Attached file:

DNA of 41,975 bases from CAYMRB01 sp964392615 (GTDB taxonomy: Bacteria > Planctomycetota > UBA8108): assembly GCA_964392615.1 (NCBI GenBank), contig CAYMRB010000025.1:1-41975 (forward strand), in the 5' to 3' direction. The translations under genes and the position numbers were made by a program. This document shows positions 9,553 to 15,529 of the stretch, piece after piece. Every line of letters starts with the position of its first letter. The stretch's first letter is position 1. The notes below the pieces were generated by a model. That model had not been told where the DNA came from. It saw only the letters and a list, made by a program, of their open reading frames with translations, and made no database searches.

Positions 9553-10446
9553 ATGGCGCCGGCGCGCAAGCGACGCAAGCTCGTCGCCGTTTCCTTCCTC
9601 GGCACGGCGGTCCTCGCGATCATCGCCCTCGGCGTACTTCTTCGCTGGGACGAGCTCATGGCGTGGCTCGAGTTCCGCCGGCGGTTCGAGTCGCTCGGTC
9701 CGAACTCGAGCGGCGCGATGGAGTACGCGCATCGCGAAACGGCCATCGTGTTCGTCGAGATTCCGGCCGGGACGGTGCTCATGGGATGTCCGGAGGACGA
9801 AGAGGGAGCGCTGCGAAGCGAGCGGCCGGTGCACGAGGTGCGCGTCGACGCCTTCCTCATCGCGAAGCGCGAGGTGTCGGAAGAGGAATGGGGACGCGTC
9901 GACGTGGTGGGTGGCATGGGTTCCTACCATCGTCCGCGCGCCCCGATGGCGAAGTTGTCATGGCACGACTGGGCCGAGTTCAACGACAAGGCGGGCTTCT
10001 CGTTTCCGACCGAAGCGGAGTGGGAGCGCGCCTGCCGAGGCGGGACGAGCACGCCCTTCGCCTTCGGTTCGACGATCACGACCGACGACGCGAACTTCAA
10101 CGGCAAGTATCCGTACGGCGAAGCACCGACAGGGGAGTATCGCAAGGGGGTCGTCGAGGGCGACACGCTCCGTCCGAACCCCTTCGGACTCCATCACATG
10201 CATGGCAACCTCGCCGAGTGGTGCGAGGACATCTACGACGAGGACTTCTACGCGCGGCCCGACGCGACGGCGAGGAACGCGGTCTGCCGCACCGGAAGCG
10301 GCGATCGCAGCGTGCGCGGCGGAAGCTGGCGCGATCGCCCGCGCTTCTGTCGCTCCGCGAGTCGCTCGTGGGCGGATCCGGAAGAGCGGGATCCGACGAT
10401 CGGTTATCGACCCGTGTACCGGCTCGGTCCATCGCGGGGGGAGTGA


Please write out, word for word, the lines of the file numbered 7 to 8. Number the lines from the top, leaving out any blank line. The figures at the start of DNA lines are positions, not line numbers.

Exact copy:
9901 GACGTGGTGGGTGGCATGGGTTCCTACCATCGTCCGCGCGCCCCGATGGCGAAGTTGTCATGGCACGACTGGGCCGAGTTCAACGACAAGGCGGGCTTCT
10001 CGTTTCCGACCGAAGCGGAGTGGGAGCGCGCCTGCCGAGGCGGGACGAGCACGCCCTTCGCCTTCGGTTCGACGATCACGACCGACGACGCGAACTTCAA